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Posts tagged with "Drug Prices"

  • Academia (vs. Industry)

    A Call For Academic Drug Companies

    An editorial in Cell asks “How Much Longer Will We Put Up With $100,000 Cancer Drugs?” I’m of two minds on questions like that. OK, three minds. The immediate impulse, not an honorable one, is to respond with pure snark, which is always tempting, in the vein of “If you can keep your company going… Read More
  • Drug Prices

    Those Australian Students And Their Daraprim

    OK, enough people have emailed me the press coverage of the students in Sydney making daraprim, which is the drug that Martin Shkreli’s former firm has famously jacked up the price of. From what I can see, a lot of the news stories on this are missing the point. Daraprim is not hard to make in… Read More
  • Business and Markets

    More from the Drugs for Neglected Disease Initiative

    My recent post on the Drugs for Neglected Diseases Initiative (DNDi) brought some emails from Robert Don at the organization. He has more details on the sleeping sickness project – pointing out, for example, that the contribution from Scynexis was not pro bono, as I’d assumed: We actually contracted a team of 10 chemists at… Read More
  • Business and Markets

    Read These Before You Write That Op-Ed

    I’m conferencing today in Manchester, with less time to blog than usual. But I wanted to strongly recommend a couple of other posts this morning: first off, Bruce Booth’s on innovation and its flip side, exploitation, in the drug business. A good complementary post is this one at SlateStarCodex, which goes into detail, with great… Read More
  • Business and Markets

    The Impact of Various Countries on Biopharma – Or Not

    Here’s a report looking at biopharma by country, and ranking countries based on how good an environment they provide for the industry. The three big criteria are how much their governments spend on R&D, specifically life sciences and medical R&D, how closely they regulate pharmaceutical prices, and how strong their intellectual proper… Read More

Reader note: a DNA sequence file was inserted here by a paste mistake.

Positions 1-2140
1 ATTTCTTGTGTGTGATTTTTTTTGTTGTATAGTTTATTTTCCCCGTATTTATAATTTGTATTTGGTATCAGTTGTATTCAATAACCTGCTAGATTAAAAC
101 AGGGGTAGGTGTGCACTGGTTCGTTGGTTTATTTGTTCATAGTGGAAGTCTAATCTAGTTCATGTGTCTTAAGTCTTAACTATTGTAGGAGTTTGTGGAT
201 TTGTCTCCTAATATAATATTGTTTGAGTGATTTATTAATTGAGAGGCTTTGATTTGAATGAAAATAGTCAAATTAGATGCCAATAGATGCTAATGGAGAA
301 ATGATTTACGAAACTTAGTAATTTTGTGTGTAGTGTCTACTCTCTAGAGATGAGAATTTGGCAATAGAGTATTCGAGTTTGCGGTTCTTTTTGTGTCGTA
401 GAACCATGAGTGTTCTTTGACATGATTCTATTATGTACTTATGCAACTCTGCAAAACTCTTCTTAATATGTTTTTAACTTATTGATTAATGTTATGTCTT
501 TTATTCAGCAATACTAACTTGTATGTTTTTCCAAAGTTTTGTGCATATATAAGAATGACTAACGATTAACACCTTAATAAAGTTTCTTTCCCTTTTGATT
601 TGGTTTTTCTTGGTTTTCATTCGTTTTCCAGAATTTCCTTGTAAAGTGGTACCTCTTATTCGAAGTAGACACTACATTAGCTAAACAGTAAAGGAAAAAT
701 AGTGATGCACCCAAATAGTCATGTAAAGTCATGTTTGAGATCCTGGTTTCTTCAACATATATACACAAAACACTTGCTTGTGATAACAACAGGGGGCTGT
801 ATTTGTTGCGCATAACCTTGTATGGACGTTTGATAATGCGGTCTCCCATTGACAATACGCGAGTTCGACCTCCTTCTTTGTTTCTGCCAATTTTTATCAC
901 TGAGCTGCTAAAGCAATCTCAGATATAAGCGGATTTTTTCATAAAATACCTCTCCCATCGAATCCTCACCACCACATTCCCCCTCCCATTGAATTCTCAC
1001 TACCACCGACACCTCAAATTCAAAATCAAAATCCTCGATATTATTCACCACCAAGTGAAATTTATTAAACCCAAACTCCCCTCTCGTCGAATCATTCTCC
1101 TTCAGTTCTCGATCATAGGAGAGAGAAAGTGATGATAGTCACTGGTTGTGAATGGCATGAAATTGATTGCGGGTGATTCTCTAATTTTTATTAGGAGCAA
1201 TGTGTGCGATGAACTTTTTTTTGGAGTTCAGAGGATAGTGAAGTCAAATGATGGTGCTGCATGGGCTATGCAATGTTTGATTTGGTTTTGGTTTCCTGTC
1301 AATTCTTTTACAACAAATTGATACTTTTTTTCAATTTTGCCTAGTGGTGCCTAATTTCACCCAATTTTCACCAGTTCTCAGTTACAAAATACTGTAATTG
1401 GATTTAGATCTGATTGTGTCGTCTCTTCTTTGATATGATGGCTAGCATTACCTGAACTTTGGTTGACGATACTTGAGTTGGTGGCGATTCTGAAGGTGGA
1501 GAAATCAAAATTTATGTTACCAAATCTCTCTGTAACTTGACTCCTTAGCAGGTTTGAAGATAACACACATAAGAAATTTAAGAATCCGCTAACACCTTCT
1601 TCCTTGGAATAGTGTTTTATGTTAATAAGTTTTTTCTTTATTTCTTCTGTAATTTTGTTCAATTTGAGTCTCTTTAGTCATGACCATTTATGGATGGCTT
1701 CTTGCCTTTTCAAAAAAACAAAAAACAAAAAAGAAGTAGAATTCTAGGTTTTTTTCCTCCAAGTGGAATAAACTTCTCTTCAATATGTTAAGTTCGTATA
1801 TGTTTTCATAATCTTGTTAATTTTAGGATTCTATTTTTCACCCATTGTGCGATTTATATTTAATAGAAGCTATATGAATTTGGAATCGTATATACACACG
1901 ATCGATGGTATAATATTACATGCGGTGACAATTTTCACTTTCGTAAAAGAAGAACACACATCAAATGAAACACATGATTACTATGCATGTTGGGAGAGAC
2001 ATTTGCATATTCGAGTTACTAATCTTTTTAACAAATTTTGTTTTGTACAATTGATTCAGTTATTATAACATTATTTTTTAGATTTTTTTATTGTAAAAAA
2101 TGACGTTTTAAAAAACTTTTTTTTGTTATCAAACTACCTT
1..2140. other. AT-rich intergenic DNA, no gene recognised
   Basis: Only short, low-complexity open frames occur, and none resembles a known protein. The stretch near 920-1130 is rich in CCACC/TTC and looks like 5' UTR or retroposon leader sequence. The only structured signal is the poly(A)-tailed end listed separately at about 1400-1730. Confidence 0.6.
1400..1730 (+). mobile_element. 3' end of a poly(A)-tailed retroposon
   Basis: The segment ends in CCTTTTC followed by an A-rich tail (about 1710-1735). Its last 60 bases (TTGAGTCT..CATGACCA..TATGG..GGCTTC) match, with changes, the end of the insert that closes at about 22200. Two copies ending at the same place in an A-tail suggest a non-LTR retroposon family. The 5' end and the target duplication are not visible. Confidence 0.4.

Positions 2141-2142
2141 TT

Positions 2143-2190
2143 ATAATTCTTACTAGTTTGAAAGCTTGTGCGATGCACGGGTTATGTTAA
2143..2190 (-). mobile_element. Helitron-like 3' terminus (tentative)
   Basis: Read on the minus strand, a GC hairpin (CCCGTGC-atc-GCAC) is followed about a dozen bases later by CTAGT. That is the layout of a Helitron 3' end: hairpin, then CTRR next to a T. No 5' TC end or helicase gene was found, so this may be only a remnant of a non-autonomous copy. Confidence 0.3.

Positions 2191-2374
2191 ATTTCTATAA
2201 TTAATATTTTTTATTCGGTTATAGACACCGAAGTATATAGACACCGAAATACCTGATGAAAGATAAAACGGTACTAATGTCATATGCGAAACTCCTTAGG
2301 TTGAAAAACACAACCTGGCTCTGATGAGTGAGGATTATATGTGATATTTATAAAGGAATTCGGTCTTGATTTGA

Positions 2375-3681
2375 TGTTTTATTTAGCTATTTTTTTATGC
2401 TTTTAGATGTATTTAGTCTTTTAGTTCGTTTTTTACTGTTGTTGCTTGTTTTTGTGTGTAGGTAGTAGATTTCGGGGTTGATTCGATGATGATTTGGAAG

• Drug Prices

    Generics Get Cheaper, As They Should

    Here’s a useful perspective from Alex Tabarrok at Marginal Revolution: several recent studies have concluded that, over the last several years, generic drug prices as a whole have continued to decrease. That’s how it’s supposed to be: all those prescription drugs whose prices seem ridiculous are (eventually) doomed. They’ll… Read More
  • Drug Prices

    Update on Catalyst Pharmaceuticals

    I wanted to update readers on Catalyst Pharmaceuticals, whom I first wrote about here. They’re the ones who have been planning 3,4-diaminopyridine (DAP), a therapy for a rare disorder called Lambert-Eaton Myasthenic Syndrome which is currently being provided at no cost, and run it through the FDA’s regulatory process so as to get market… Read More
  • Business and Markets

    Someone Is Not Telling the Truth About Valeant

    Time to catch up briefly on one of everybody’s favorite drug companies, Valeant. Back in October, there was a lot of arguing going on about the company’s business model, and their apparent use of, well. . .creative techniques to make sure that as many prescriptions as possible were filled for their portfolio of very pricy… Read More
  • Business and Markets

    Compassion, Drug Prices, and Money

    A number of people have sent along this article from The Guardian. It’s about Jamie Love, a campaigner for cheaper pharmaceuticals. It’s a long, well-written piece, and I’ll summarize it only by saying that Love is very much opposed to the patent system, is very much a fan of compulsory licensing, and is clearly very… Read More
  • Drug Prices

    The AG of Massachusetts Has No Chance Against Gilead

    Drug prices too high? Why not just have the state Attorney General’s office set them for you? That’s what I’m taking away from this story. Maura Healy, AG of Massachusetts, is firing a warning shot at Gilead over the pricing of their HepC drugs. Her office is apparently considering whether Gilead is engaging in an… Read More